The sword fights are amazing!  Tell me what kind of training you did and what that was like.

Armie Hammer and I trained including during the filming for about four months.  It was very intense, lots of sweating and bruises, but it was so much fun and I had never imagined that I would get to do something like that before.

This is the first time we’ve seen him in a comic role.

He’s hilarious! He’s kind of the perfect mixture of being goofy and aloof in the role, as well as being a gentleman, totally regal, and very, very humble. Armie is, as a person as well, just kind of great mixture of all these different attributes. Most of all, I didn’t realize how much of a jokester and how funny he is, he can make you laugh at the top of the hat.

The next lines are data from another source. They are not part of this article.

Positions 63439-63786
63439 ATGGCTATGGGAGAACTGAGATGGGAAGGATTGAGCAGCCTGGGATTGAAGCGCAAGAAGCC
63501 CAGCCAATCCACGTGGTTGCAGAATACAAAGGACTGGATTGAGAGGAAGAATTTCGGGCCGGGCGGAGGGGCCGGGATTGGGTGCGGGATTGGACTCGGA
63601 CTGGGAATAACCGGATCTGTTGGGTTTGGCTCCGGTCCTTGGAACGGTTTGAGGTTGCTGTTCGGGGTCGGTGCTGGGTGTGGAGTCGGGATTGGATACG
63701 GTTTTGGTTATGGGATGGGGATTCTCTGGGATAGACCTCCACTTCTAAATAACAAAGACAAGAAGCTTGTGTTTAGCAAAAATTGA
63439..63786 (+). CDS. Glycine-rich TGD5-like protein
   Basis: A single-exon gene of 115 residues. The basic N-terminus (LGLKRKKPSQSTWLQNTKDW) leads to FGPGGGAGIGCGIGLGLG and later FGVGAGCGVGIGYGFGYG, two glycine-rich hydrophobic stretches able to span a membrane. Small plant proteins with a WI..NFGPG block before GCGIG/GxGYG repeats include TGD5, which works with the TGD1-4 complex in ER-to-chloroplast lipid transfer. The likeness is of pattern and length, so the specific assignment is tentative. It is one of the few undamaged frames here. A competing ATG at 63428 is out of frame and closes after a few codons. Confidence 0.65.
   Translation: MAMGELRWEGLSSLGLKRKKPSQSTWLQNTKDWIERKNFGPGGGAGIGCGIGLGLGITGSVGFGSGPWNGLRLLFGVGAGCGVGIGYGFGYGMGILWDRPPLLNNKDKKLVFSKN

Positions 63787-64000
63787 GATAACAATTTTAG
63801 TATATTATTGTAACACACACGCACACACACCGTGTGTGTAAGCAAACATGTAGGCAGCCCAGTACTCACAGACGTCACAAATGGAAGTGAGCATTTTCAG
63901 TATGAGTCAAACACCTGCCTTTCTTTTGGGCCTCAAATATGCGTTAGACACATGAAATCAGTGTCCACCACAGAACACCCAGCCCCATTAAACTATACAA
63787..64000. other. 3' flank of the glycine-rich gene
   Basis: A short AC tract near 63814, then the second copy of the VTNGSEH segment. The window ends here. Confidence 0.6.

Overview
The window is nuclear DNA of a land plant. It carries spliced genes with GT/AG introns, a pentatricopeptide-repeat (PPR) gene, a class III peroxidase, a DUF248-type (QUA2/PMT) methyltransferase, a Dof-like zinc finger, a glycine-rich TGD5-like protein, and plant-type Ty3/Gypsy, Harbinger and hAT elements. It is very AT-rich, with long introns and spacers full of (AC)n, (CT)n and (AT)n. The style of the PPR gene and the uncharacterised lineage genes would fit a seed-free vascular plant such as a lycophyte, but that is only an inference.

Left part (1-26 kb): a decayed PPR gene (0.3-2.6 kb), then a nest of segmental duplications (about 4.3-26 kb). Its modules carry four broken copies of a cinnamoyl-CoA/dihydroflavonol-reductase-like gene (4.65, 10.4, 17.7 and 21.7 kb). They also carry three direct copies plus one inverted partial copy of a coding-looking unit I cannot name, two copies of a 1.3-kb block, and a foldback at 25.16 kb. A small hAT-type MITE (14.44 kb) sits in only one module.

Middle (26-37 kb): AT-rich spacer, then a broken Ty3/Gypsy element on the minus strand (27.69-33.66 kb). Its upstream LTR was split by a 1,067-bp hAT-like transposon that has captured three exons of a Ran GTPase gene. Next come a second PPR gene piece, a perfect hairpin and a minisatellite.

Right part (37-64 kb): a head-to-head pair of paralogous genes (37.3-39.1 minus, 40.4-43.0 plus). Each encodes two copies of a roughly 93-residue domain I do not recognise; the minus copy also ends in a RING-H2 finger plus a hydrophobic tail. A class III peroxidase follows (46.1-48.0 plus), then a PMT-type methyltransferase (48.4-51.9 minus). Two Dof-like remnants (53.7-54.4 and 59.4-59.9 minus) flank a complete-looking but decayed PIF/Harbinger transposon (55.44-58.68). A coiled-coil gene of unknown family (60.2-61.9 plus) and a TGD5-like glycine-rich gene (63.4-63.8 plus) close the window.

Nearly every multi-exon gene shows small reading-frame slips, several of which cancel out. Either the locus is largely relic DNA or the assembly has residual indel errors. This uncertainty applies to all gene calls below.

What was the biggest challenge of filming for you?

I’d never done a film a big as this before, or worked as many hours as I did—and I think it was just making sure I maintained that balance of work and being able to rest and take care of myself, because I did do so many different new things on this film, and I was in a foreign place and on my own there, and it was really just making sure I kept a defined balance between having my time to be myself as well as the character.

This is a very different version of Snow White than we’ve seen before, and not just different in the plotline, but a very different version of the characters. So if her name was Snow Jones, who is she and how did you imagine her?